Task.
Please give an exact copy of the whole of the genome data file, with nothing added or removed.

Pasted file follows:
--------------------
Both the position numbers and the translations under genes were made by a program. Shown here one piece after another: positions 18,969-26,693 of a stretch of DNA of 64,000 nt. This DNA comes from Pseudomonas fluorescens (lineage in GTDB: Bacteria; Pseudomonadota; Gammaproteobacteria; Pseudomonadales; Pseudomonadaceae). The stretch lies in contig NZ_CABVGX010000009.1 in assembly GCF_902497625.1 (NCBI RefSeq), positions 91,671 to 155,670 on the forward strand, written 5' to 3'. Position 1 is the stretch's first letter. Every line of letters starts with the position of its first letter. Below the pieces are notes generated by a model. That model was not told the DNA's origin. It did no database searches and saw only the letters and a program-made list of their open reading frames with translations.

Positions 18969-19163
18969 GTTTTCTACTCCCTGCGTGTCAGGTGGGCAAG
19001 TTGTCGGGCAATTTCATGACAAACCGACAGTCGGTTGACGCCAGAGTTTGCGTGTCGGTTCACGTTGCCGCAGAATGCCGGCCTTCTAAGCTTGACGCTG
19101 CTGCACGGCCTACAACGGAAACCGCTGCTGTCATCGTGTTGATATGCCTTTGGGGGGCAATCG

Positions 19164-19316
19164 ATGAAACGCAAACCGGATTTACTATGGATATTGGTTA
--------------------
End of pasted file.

Both the position numbers and the translations under genes were made by a program. Shown here one piece after another: positions 18,969-26,693 of a stretch of DNA of 64,000 nt. This DNA comes from Pseudomonas fluorescens (lineage in GTDB: Bacteria; Pseudomonadota; Gammaproteobacteria; Pseudomonadales; Pseudomonadaceae). The stretch lies in contig NZ_CABVGX010000009.1 in assembly GCF_902497625.1 (NCBI RefSeq), positions 91,671 to 155,670 on the forward strand, written 5' to 3'. Position 1 is the stretch's first letter. Every line of letters starts with the position of its first letter. Below the pieces are notes generated by a model. That model was not told the DNA's origin. It did no database searches and saw only the letters and a program-made list of their open reading frames with translations.

Positions 18969-19163
18969 GTTTTCTACTCCCTGCGTGTCAGGTGGGCAAG
19001 TTGTCGGGCAATTTCATGACAAACCGACAGTCGGTTGACGCCAGAGTTTGCGTGTCGGTTCACGTTGCCGCAGAATGCCGGCCTTCTAAGCTTGACGCTG
19101 CTGCACGGCCTACAACGGAAACCGCTGCTGTCATCGTGTTGATATGCCTTTGGGGGGCAATCG

Positions 19164-19316
19164 ATGAAACGCAAACCGGATTTACTATGGATATTGGTTA